The advance was conducted in silence. It was a dark, misty night, and not a star could be seen. The conditions were admirably suited for the tactics of the attackers. They did not make straight for the little town, but selected a winding route which led them round fields of beetroot, turnip, and potatoes. By doing so they completely hoodwinked the drowsy German sentries.

The church tower proved to be a splendid landmark. It would not have aided them at all, however, on that murky night, had not [130] the German signalers occupied it. These men were busily engaged sending private messages with coloured lamps to the batteries, so as to amuse themselves and while away the time, little dreaming that they were doing splendid service to the British.

Stealthily and silently the attackers moved down into the little town. Rain had begun to fall heavily, hushing the noise of their footsteps, and they approached quite close to the church before their presence was suspected. The Germans had made themselves comfortable in a number of houses. Many were fast asleep in warm beds; others were drinking heavily and singing songs.

The British force took up a strong position. Then the signal was given to alarm the enemy. The amateur piper blew the bagpipes and made them skirl indeed. The others shouted and yelled and clattered their tins on the cobbled streets. At the same time a brisk fire was opened, and the signalers on the church tower soon found their position rather uncomfortable. In a flurry a signal-lamp winked out a hurried message; then a bullet struck it and it winked no more.

The little town was thrown into confusion. Germans leaped from beds and drinking-tables and scampered hither and thither in a state of [131] bewilderment and alarm. Showers of well-directed bullets hastened their pace or caused them to change their minds as to the best way by which to escape. The town seemed to be full of British troops. Loudly skirled the bag-pipes; the rattling of tins seemed to be the rattling of Maxim guns, and the yells of the humorous attackers were believed to be rejoicings over their assured success. Hundreds of Germans fled towards the hopfield. Apparently they were mistaken for the attackers, because their own batteries of artillery opened fire on them with shrapnel; but more were scared than were killed.

The British soldiers had really very little to do. Indeed the amateur piper seemed to be the hardest-worked man among them. He never ceased "tuning his pipes"; some of the squeals he got out of his chanter were quite awesome.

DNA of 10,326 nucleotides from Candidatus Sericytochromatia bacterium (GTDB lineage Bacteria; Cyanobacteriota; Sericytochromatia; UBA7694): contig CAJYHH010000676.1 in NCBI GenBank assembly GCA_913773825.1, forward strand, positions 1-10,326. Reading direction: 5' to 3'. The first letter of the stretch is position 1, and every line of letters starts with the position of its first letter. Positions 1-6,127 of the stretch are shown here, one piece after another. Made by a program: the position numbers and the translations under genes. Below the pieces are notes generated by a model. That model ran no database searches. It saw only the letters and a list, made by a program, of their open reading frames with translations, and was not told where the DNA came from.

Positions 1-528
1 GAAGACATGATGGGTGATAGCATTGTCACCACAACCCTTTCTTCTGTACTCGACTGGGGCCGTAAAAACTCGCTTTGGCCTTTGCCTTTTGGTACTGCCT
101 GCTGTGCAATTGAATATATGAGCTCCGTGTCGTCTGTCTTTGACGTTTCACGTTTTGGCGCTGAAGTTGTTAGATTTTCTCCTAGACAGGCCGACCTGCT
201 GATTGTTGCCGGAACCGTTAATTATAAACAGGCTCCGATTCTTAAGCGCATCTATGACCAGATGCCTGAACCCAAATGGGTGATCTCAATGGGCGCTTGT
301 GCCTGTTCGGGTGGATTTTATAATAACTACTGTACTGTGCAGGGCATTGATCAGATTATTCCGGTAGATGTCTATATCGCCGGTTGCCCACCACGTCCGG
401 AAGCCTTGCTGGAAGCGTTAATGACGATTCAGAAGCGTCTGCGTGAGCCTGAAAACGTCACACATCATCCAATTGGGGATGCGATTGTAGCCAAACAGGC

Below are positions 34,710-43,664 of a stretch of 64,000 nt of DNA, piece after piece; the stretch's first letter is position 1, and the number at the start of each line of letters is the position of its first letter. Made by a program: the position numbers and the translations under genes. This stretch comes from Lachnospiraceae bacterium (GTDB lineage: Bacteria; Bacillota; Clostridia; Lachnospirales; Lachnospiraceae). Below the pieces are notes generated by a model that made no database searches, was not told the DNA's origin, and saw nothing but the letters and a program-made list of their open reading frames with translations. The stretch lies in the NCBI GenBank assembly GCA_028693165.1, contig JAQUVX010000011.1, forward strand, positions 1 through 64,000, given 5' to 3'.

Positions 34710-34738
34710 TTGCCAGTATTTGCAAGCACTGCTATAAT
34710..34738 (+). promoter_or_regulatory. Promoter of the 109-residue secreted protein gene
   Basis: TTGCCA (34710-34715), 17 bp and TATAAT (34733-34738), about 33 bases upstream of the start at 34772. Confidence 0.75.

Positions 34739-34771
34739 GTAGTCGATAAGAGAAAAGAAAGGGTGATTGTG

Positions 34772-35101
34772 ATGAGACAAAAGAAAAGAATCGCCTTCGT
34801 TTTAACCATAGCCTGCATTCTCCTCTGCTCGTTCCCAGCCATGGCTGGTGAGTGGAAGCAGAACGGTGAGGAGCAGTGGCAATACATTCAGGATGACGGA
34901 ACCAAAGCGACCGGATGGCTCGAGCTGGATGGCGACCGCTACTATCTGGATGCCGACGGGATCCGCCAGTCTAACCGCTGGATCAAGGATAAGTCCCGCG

There never was a more successful attempt at creating a panic. The Germans evacuated the town in record time. No attempt was made on their part to rally and hold back the little band of Britishers, who had not a single man killed or wounded.

All the townsfolk were delighted when they discovered what had happened. They praised the British for their cleverness, and laughed [132] over the hurried flight of the Germans, many of whom did not wait to clothe themselves after leaping from their beds. But the townsfolk were very polite regarding the bagpipes. They took it for granted that the piper's performance was supposed to be of high class character in his native land. One old lady exclaimed to this amateur, with flushed cheeks and gleaming eyes: "Oh, m'sieur, never will I forget your beautiful music! I will carry it in my heart for the remainder of my life."

She wondered why the soldiers laughed merrily when her words were translated to them. Then she said: "Ah yes, I understand! They can't forget that the beautiful music made the 'Boches' run away."

Occasionally soldiers who have found themselves cut off from their regiments have experienced adventures which were sometimes as amusing as they were exciting. A Highlander and a Londoner once took refuge in a little farm-house to escape the Germans. They were very anxious to return to their regiments, and saw that their only chance of doing so was to change their clothing. After a good deal of trouble they made the kindly housewife understand what they wanted. She smiled, and said something in French, and left [133] the room. A few minutes afterwards she returned with a woman's dress and a man's suit of clothes.